16. On 10 February 2014, the Defendant replied to the claim intending to contest jurisdiction and providing evidence that the claim was filed after he left Dubai to return to his home country of xxx.
17. A hearing was scheduled for 26 October before me, the Claimant’s representative and the Defendant via teleconference.
18. On 26 October 2014, the hearing took place before me, the Claimant’s representative Embla and the Defendant Elton by way of teleconference. It was established that the claim which arose out of the tenancy contract signed between the Claimant and the Defendant was wholly performed and implemented within the DIFC pursuant to explicit and implied terms stipulated in the contract. As such, the Defendant’s application to contest jurisdiction was denied.
19. Furthermore, it was ordered that the Claimant file and serve on the Defendant the following: communication from xxxx regarding district cooling collections by xxxx, the original tenancy contract between the parties, communication from XXX and building management regarding information on district cooling calculations methodology, invoices from October 2012 to August 2014 and a statement of account of outstanding district cooling bills until August 2014.
The Claimant’s Submissions
20. The Claimant, Embla submitted the documents requested by the Court and maintains that the Defendant Elton is responsible for unpaid district cooling charges in the amount of AED 24,103.76.
The Defendant’s Response and Position
21. The Defendant disputes the claim filed by the Claimant and argues that his first two years as a tenant at XXXX included cooling as part of the rental agreement, to be paid by the landlord. He contends that as rental values in Dubai increased, hidden charges were imposed by the building management team to compensate for the low rental prices, which represented more than thirty percent of the total rent.
22. Additionally, the Defendant contends that it was within his legal right to refuse to sign the End User Agreement with xxxx and as a consequence his cooling system was disconnected. As such, the Defendant believes he should not be charged for a cooling system unit that he was unable to use.
23. The relevant provisions of DIFC law identifying the scope and provisions of applicable Real Property Law is set out in DIFC Law No. 4 of 2007; as amended by Law No. 4 of 2012.
24. The relevant clauses of the Tenancy Contract on Tenant’s Rights and Obligations are provided in section three (3) which states that the Tenant undertakes to:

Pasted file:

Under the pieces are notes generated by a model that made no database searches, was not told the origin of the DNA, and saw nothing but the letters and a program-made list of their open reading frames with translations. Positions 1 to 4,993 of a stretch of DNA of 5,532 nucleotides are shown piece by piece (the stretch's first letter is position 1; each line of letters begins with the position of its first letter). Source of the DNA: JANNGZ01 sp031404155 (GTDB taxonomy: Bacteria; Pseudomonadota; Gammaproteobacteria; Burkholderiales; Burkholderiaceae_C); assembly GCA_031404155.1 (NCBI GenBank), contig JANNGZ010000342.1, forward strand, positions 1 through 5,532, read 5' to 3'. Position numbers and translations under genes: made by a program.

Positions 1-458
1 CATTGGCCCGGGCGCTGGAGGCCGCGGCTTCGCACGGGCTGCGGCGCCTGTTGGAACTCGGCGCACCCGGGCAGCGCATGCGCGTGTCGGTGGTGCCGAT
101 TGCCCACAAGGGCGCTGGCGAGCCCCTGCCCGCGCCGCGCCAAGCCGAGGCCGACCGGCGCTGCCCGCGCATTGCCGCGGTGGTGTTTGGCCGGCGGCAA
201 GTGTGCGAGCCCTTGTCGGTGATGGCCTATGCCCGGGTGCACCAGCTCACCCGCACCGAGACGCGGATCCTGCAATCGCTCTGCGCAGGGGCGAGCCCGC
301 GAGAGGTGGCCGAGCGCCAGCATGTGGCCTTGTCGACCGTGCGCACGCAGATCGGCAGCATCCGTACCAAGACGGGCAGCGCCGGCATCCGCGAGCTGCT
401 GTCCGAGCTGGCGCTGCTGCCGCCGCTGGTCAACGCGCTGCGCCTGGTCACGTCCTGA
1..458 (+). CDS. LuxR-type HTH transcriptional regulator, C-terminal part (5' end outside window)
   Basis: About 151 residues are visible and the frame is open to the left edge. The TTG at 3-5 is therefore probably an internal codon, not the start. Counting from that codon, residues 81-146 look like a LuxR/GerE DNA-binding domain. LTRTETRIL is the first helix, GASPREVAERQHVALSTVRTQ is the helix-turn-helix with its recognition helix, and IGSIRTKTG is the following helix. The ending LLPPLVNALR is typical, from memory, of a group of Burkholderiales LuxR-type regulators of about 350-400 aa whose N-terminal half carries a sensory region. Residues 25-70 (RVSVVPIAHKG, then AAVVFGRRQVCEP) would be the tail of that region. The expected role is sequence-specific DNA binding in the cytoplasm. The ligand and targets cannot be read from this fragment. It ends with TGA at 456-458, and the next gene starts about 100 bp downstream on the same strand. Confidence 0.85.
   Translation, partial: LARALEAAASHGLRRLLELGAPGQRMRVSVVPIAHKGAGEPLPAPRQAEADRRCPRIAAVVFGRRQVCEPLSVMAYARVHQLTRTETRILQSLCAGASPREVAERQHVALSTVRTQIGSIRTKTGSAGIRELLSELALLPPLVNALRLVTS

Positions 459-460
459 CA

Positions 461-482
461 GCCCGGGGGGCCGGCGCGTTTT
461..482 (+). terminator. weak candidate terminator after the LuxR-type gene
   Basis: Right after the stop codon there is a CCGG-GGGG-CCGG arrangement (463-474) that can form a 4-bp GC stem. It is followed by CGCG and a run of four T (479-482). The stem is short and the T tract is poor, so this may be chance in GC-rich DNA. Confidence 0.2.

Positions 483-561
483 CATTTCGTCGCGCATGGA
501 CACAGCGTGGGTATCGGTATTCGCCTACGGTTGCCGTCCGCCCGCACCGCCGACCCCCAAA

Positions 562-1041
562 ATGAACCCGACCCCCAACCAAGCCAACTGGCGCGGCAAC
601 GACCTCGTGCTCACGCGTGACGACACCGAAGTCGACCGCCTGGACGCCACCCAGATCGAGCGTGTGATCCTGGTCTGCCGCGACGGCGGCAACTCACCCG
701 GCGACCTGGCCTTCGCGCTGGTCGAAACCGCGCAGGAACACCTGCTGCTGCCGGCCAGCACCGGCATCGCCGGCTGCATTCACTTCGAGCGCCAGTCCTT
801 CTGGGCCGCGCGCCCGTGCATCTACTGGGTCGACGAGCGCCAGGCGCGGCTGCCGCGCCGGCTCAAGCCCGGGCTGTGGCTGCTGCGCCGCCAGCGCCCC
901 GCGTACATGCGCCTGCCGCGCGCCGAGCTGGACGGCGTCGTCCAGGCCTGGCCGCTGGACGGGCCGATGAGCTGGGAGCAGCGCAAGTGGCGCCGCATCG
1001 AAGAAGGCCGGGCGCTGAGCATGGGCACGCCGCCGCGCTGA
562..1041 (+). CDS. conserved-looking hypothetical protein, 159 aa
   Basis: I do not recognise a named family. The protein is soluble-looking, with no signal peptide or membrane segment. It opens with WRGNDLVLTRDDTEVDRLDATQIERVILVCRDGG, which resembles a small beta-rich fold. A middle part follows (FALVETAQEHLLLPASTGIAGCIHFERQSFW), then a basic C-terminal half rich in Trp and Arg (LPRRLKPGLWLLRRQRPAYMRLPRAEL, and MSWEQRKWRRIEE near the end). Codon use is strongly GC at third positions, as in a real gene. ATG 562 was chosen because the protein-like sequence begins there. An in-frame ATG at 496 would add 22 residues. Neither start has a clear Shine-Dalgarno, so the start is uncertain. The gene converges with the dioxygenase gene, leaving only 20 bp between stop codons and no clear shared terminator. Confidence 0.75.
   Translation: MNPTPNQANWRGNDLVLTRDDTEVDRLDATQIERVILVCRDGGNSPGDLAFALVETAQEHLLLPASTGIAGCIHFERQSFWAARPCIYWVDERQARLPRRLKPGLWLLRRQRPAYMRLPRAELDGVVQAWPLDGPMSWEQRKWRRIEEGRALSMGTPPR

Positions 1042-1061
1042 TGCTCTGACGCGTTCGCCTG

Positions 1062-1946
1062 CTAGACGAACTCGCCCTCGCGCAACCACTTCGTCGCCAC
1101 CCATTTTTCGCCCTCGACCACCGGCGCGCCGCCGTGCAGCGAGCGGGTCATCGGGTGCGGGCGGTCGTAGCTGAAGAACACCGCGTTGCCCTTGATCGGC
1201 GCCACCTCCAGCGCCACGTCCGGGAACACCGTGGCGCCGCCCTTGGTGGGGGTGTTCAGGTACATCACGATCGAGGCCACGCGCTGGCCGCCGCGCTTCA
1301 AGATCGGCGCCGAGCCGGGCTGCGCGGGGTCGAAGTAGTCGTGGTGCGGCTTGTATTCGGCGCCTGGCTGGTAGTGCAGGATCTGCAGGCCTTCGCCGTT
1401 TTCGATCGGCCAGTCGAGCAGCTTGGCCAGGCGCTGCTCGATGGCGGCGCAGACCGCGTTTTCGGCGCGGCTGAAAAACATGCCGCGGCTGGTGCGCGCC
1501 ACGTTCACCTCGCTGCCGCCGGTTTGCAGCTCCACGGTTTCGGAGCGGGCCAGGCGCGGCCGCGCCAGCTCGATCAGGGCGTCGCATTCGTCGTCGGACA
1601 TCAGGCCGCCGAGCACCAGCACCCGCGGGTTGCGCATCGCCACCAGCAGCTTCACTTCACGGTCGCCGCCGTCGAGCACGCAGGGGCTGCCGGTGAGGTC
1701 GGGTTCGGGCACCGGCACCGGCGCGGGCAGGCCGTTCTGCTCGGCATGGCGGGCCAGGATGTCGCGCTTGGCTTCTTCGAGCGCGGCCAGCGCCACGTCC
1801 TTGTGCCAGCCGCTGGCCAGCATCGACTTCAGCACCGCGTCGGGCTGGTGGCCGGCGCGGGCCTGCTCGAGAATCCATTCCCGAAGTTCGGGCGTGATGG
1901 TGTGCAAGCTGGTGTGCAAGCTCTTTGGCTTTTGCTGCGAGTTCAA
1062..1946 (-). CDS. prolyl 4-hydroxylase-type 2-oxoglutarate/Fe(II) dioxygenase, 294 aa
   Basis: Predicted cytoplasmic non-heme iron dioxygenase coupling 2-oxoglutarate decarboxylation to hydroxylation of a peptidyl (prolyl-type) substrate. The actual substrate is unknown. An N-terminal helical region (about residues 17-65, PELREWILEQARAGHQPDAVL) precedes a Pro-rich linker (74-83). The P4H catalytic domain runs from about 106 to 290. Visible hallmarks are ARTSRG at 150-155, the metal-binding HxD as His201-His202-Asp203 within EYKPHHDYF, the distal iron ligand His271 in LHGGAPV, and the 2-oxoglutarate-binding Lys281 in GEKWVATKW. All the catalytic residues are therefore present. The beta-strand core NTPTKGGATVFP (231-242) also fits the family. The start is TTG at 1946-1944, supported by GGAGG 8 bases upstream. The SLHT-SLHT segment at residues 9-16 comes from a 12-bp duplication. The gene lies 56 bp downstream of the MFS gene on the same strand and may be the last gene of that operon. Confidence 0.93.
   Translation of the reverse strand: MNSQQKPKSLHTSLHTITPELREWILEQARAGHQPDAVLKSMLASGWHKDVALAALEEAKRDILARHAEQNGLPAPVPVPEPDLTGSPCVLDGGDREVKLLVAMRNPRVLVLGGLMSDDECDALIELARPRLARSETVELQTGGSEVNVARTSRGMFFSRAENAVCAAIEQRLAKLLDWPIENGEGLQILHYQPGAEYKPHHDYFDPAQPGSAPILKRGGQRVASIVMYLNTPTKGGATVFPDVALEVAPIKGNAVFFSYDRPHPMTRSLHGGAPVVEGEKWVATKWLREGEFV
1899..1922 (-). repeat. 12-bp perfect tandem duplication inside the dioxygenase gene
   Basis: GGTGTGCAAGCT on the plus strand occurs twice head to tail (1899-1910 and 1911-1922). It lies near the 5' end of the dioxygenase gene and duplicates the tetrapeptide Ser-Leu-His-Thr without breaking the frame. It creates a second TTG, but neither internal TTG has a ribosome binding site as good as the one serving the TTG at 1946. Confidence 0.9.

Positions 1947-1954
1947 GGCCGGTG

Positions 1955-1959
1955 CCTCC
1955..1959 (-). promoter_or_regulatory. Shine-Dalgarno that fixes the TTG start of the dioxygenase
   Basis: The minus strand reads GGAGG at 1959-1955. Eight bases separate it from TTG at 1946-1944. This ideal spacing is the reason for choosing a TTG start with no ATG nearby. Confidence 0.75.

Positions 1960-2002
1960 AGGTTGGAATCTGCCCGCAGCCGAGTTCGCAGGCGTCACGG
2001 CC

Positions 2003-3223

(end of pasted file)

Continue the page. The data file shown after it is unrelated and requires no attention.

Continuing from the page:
“3.7 Pay all charges for water, electricity, telephone, internet, air-conditioning, and district cooling unless agreed otherwise and any other utility connected to the Unit(s). Deposits for any and all utilities are the responsibility of the Tenant.”
25. The Tenancy Contract clauses relating to the Landlord’s Rights and Obligations are provided in section four (4) which states that the Landlord undertakes to:
“4.7 Ensure that all Service Charges are paid on time;”
“4.9 Clear all outstanding utility charges for the Unit(s) prior to the Commencement Date;”
26. Section seven (7) of the Tenancy Contract provides for early termination by the landlord,
“7. Early Termination by the Landlord
7.1 Subject to the remedies available under law the Landlord may terminate the Tenancy Agreement prior to the Expiration Date if the Tenant:
7.1.1 fails to rectify any breach of the Terms and Conditions of the Tenancy Agreement within forty – eight (48) hours of receipt of written notice from the Managing Agent and/ or Landlord, including but not limited to payment of the Rent;”
27. After having reviewed in detail the relevant evidence submitted by both parties in addition to the submissions presented during the hearing, there are a few significant points that are pertinent to my decision in this case. Initially, according to submissions during the hearing and documents submitted by the Defendant, Elton maintains that he enjoyed two years at xxxx during which the cooling system was ‘free’ as part of the rental agreement. Although the tenancy contracts prior to October 2013 were not produced by either party, there is no evidence that contradicts this information, nor did the Claimant deny this submission whether through physical evidence or at the hearing.
28. Despite this, according to the Claimant, charges for cooling services commenced in October of 2012, presumably during the second year of Defendant’s tenancy at xxxx. During that one-year period between October 2012 – October 2013, an alleged account balance of AED 13,452.59 accumulated (see Statement of Account, 26/10/2014), perhaps unbeknown to the Defendant as he maintains that air conditioning was ‘free’ as part of the rental agreement during his first two years of tenancy at XXXX.
29. What is most disconcerting about this calculation is that in December of 2013, after the first one year period in which service cooling charges allegedly commenced, the Claimant served the Defendant with a Disconnection Notice outlining the then current balance owed by Defendant as of December 2013, which was AED 2,575.00. How then, can the account balance in October of 2013, before the first Disconnection Notice was served, be more, let alone more than five times more than the alleged balance owed in December 2013?